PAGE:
To learn how to perform each of these 12 steps download the free white paper Twelve-step transition process from ISO 27001 2005 revision to 2013 revision.

  • DvG

    Very nice post !
    2 questions :

    - isn’t the SOA renewed every 3 years (along with certificate) ? So how does this combine with the requirement to register ‘control status’ in it ? Because, this status may change after 2 months from not-implemented to implemented.

    - does every control, or group of controls, need to be measured in 27001:2013 ? Or can a company freely select some top level objectives and only measure these ?

  • Dejan Kosutic

    In 2005 revision SoA needed to be changed any time something changed with particular control – this was normally done every few months; as you noted, with the 2013 revision it will be even more often.

    2013 gives you the flexibility not to measure each and every control – you can measure a group of controls, or a security process, or some top level objectives. But you definitely need to measure the effectiveness of your ISMS much more thoroughly because requirements for measurement in 2013 revision are much more precise than in 2005 revision.

  • DvG

    Thanks.So you mean you can choose more freely WHAT and how much you measure (can be effectiveness of control(s) or ISMS), but the measurements have to be defined and documented much better?

    I’m thinking of setting maybe 6 to 8 objectives in the info sec. policy that relate to the company’s strategic goal(s) (and choose them wisely .. so they cover a broad perspective of the controls). Then setup measurement for them by using our ‘KPI definition templates’ (when, what, who, etc etc) … and of course check those templates against the 2013 requirements.

    Sounds wise ?

  • Dejan Kosutic

    I like your summary – 2013 gives you more freedom on what you will measure, but requires you to be more thorough in doing that.

    Your approach with 6 to 8 objectives for the whole ISMS will probably be acceptable for smaller company (e.g. 50 employees), but for mid-size or larger companies, I guess you should go with more objectives – not only for the top level, but also at the process or control level.

  • Ajay Nikumb

    Thanks Dejan, for valuable input

  • Aditya Agung

    thank you for the inspiring steps Dejan, but I want to ask about point 9 ( there are no more requirements to keep the remaining management
    procedures (Document control, Internal audit, Corrective action)
    documented, so you if you wish you can delete those procedures as well,
    but you must maintain those 3 processes even though they are not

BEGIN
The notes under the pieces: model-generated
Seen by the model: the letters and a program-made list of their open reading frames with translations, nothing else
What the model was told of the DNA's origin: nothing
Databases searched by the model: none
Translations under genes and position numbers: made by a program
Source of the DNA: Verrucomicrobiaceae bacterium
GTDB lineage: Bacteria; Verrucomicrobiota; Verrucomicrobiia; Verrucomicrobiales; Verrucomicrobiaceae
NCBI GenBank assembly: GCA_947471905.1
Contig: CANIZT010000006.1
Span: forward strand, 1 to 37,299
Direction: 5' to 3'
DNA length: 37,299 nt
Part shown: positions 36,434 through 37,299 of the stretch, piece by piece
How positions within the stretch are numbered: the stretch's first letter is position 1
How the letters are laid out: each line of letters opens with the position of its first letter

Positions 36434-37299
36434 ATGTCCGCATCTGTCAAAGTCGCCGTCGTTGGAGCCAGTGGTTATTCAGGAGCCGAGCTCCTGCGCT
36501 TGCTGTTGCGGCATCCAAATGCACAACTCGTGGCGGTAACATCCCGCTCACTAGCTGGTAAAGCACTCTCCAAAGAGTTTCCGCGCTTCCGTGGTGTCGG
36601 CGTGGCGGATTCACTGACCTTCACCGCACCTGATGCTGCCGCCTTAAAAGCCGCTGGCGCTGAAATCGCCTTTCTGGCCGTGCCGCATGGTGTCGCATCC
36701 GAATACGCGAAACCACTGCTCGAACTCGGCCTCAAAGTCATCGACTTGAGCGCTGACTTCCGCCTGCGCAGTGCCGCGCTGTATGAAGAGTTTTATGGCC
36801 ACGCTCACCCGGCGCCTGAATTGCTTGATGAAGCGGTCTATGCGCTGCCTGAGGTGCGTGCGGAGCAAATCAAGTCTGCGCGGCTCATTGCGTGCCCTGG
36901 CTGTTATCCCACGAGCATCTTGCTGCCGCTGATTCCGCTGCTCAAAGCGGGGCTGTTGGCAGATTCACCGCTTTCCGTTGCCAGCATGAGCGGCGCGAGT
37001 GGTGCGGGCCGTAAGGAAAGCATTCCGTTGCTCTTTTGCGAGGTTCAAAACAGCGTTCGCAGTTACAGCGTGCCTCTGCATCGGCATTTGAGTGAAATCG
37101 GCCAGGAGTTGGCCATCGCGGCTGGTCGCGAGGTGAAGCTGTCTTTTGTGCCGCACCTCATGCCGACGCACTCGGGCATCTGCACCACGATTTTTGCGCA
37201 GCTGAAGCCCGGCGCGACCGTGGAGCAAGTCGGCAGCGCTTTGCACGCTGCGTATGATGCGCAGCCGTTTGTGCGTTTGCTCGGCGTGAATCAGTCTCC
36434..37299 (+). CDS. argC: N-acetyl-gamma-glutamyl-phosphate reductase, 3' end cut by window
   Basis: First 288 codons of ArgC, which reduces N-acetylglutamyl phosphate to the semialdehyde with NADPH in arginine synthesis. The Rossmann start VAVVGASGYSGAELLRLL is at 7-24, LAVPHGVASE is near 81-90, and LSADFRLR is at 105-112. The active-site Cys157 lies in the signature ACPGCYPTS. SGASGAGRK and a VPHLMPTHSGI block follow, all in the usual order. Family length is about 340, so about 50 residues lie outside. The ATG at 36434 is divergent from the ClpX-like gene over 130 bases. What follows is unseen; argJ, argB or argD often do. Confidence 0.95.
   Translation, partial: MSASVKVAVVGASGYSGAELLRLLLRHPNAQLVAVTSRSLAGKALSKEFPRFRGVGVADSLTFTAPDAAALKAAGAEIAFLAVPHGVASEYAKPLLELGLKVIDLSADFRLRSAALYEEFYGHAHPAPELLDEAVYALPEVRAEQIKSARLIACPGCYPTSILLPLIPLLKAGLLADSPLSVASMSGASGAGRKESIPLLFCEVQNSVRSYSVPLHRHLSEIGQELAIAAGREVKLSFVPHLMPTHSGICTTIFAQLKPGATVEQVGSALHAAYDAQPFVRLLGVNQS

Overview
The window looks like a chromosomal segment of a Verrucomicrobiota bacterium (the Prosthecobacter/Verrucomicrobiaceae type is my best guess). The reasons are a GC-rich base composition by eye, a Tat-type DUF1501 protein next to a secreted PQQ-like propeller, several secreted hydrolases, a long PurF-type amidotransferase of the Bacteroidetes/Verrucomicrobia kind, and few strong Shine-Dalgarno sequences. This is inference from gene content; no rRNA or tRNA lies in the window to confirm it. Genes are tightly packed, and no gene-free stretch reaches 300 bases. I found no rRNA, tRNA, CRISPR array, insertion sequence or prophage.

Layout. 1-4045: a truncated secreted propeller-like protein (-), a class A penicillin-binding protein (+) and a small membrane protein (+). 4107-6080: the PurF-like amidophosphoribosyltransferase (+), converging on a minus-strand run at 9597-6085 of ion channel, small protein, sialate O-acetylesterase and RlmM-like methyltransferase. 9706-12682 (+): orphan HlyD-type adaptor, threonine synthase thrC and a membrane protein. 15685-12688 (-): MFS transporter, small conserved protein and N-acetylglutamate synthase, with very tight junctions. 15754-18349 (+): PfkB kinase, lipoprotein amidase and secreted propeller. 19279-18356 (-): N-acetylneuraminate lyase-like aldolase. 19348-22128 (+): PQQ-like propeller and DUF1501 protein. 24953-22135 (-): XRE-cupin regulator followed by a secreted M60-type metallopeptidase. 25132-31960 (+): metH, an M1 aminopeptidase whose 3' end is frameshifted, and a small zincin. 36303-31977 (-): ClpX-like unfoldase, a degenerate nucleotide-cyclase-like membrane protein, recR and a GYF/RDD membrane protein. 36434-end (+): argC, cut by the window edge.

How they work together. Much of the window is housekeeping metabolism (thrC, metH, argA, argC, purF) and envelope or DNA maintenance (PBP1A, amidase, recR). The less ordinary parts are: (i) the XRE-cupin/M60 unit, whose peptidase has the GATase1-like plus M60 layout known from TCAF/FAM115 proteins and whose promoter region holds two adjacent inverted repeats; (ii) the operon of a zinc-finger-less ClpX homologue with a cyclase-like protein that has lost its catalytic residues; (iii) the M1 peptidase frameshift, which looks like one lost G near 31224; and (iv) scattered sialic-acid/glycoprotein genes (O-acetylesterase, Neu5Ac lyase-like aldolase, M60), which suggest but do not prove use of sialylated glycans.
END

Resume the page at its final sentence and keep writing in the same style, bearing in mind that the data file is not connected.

documented.) how can we maintain if the document aren,t documented?? with what proof we must maintain?

  • Dejan Kosutic

    Aditya, the proofs you need to maintain for internal audit process are Internal audit programs and Internal audit reports, for corrective action process are the records of corrective actions, and for document control process the proof are the records on how do you approve documents, how do you maintain them, how do you distribute them, etc.

    The point is, you usually have a lots of processes in your company that function normally even though they are not documented, so you can treat these 3 processes in the same way.

  • Stefano

    Thank you for all the info you share here Dejan!
    I have a generic question about the transition to the 27001:2013:
    we have just completed the integration between 27K and 9K ISO standards and we need to plan to move to 27001:2013 by the next survelliance audit in 11m from now.
    Would it be better to split the 2 standards again and migrate the 27001 certification to the 2013 edition or rather wait for the new upcoming 9001? As i don’t see an easy way to integrate 9001:2008 and 27001:2013…
    Splitting the 2 standards and upgrade to 27001:2013 is quite a lot of work, and waiting for the new 9001 may leave us only few months (or weeks…) to complete everything.
    Thanks for your advice!

  • Dejan Kosutic

    Stefano, I see no reason why you should split the two management systems – all the elements that are common for ISO 27001 and ISO 9001 have remained the same in the 2013 revision of ISO 27001 – internal audit, human resources, document control, corrective actions, etc.

    ISO 27001:2013 gives you the possibility to delete procedures for internal audit, document control, etc. but you don’t have to do it since you have ISO 9001 which requires you to have those procedures.

    You can also see this webinar – ISO 27001 implementation: How to make it easier using ISO 9001

  • Sdb

    Arent you skipping ’4.1 Understanding context of the organisation’? I’m a bit struggling with this part. How would you implement this ? I’m thinking of a PEST + SWOT analysis. But will this be enough ?

    When reading the 27001:2013 standard it refers to ‘Establishing external / internal context’ in ISO 31000 section 5.3 . So i guess not the rest of 5.3 .. only 5.3.2 and 5.3.3 need to be taken care of ?

  • Dejan Kosutic

    If you want to be really thorough, PEST and SWOT analysis would be a good choice. However, for a smaller organization you can understand the context by listing all the interested parties & their requirements, and by performing risk assessment.

    If you decide to follow ISO 31000, then I agree with you – one should go for 5.3.1, 5.3.2 and 5.3.3.

  • Sdb

    Thanks Dejan,

    While trying to understand the standard it looks like 2 different kind of risk-assesments can be distinguished:
    1) The HLS / High Level Structure part (4.1, 4.2, 6.1.1): risk and opportunities that can influence the intended outcome of the ISMS.

    2) The ISO 27001 specific part : ‘information security risks’ (6.1.2, 6.1.3).

    So maybe the first one is a PEST / SWOT on ISMS level, followed by preventive actions. And the second one is the known risk assesment on CIA level followed by a risk treatment plan.

    Another way to look at 6.1.1 is to read it as a ‘useless’ / standard HLS text introduction for 6.1.2 and 6.1.3. But i think they meant it as ‘outside’ vs ‘inside’ the box.

  • Dejan Kosutic

    I’m not sure if I agree – 4.1 is the only generic requirement and can be resolved as I mentioned before; 4.2 is very specific; 6.1.1 defines the requirements for the risk assessment methodology.